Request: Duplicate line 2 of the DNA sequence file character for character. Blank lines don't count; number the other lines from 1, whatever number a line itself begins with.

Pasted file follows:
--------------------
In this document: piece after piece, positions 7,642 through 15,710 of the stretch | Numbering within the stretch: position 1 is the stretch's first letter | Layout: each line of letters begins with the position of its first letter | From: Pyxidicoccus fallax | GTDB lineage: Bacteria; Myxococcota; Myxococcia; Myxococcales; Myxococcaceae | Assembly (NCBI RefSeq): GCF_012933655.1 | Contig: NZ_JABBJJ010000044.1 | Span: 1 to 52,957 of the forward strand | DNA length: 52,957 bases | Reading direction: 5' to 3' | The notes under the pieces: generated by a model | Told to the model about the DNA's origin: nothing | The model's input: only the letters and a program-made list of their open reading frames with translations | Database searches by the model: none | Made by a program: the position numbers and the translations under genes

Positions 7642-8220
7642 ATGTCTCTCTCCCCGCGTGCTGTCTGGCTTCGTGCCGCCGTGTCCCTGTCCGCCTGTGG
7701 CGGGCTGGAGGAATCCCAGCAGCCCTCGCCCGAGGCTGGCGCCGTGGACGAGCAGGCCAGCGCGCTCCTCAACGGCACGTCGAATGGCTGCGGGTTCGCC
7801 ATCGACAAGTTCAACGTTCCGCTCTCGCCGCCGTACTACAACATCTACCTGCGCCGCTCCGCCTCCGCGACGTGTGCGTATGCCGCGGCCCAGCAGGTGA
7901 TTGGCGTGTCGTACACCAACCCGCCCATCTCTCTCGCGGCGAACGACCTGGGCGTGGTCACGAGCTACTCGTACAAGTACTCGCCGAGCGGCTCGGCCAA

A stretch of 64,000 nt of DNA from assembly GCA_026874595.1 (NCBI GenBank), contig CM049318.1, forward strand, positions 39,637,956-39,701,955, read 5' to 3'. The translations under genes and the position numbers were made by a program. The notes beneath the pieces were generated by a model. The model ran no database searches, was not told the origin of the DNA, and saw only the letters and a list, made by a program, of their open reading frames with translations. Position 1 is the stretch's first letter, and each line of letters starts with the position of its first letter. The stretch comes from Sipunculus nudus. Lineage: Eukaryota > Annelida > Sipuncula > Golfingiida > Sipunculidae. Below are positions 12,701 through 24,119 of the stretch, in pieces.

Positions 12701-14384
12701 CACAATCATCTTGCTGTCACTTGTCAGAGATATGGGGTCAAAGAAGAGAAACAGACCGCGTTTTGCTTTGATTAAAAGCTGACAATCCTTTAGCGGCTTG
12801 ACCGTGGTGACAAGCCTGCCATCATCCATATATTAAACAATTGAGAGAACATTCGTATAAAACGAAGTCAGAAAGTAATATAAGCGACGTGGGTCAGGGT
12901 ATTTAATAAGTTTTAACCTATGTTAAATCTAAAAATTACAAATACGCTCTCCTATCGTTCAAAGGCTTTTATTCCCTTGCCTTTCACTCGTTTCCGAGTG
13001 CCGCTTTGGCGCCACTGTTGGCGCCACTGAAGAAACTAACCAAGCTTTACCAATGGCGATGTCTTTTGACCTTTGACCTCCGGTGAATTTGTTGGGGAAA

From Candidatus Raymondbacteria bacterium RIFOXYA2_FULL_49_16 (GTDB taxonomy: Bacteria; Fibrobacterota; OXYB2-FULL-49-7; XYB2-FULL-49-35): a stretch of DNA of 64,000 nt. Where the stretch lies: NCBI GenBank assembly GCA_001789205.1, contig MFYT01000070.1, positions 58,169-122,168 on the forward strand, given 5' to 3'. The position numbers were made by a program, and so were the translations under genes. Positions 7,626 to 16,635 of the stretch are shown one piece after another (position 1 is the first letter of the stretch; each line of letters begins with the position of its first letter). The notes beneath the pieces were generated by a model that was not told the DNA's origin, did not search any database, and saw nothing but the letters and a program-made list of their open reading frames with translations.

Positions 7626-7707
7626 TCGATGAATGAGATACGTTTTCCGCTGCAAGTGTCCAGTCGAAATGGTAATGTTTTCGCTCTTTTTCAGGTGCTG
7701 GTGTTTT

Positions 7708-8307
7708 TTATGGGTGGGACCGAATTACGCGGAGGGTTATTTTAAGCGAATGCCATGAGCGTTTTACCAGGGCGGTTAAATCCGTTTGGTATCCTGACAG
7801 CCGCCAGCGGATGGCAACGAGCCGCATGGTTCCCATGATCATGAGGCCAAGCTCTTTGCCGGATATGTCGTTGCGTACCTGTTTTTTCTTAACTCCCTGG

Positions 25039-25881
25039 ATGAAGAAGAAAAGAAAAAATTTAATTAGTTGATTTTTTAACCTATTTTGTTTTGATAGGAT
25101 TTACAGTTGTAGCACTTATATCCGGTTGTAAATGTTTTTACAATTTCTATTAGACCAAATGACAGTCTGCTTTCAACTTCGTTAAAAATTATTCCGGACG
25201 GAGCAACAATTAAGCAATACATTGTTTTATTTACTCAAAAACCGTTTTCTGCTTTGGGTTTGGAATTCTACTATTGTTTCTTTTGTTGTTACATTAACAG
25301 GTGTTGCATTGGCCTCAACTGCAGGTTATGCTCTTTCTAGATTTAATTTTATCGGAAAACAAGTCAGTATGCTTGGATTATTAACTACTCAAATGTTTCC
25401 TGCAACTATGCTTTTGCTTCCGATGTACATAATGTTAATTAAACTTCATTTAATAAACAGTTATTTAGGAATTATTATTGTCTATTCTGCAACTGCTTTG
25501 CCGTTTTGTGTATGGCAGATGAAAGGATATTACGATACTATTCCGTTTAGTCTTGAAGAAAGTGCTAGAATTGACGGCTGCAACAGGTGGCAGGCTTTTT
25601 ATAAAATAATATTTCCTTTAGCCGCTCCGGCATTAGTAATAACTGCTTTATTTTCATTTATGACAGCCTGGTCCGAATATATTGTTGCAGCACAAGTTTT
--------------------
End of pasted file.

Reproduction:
Positions 7642-8220